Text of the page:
“The most immediate area for improvement is the sophomore’s shooting, which is only average in general at this point, but is quite rough around the edges when extending beyond the area immediately around the rim. Leonard has a long, slow release meaning in general he needs quite a bit of space to get his shot off. This reflects in his generally sub-par marks in catch and shoot scenarios (32%) and when shooting off the dribble (28%). Still, he has shown enough flashes of potential here that with enough time and effort, it is easy to see how these could become consistent facets of his game – especially when considering the significant improvements he has already made from just his first college season.” Joey Whelan, SB Nation
“The one thing [Leonard] doesn’t do is shoot it. He’s not a guy that can make shots from the perimeter, but he does put the ball on the floor and he’s working on his handle to play the three position.” Jay Bilas, ESPN
Sound familiar? Though just about every scout in the country raved about Leonard’s defensive prowess and potential coming out of San Diego State, they also pointed to his shooting stroke as a major deficiency. Similarly to Matisse Thybulle eight years later, shooting woes weren’t enough to cause Leonard to fall out of the first round and he was ultimately paired with Brett Brown.
Working closely with Brown and Spurs shooting coach Chip Engelland, Leonard was able to refine his jumper and quickly shed the label of being a poor shooter. As Engelland noted in a story a few years back, Leonard didn’t have to completely reinvent his shot. Instead, a few minor tweaks would do the trick and soon saw him become one of the deadliest marksmen in the NBA.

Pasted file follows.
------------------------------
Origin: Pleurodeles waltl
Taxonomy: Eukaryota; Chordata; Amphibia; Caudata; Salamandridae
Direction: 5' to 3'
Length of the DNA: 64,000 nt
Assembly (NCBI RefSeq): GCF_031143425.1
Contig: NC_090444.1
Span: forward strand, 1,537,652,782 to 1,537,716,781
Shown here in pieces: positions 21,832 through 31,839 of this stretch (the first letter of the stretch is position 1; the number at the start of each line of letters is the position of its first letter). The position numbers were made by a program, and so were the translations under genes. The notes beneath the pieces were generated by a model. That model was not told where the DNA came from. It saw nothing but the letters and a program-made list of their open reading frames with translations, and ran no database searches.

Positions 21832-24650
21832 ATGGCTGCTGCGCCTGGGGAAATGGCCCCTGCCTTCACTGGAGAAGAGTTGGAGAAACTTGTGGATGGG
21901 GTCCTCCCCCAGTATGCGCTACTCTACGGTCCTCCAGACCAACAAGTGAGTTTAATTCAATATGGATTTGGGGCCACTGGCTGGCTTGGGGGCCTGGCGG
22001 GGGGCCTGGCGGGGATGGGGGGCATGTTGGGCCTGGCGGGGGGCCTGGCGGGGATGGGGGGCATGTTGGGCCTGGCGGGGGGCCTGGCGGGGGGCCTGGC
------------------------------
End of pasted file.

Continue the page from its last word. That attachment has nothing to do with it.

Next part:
Although Engelland didn’t follow Brett Brown on his journey from San Antonio to Philly, Brown is still well-versed with his teachings and is working with a far more polished shooting prospect in Thybulle than Leonard was in his rookie campaign.
Kawhi made a total of 41 3-pointers in his two seasons at San Diego State, doing so at a 25.0 percent clip. Conversely, despite a down year from beyond the arc in his senior year, Thybulle drained 191 triples on 35.8% shooting across 135 collegiate games. Though not quite in the company of Steph Curry or Devin Booker as a shooter coming out of college, Thybulle was much more effective than Leonard, thus conceivably making his developmental process in that area shorter.
Already exuding the defensive prowess and tenacity that made him such a hot commodity in the draft amongst the Sixers brass, Thybulle could become one of the biggest draft bargains in franchise history should his offensive ability begin to parallel his defense.
It’ll likely take countless hours in the gym and a few sleepless nights amongst the coaching staff but don’t be surprised to see Thybulle develop into more than just a defensive specialist under Brett Brown in Philly. Additionally, with no shortage of talented scorers to learn from surrounding him, Thybulle is in a perfect situation to see his max potential come to fruition.
Mandatory Credit: Tim Fuller-USA TODAY Sports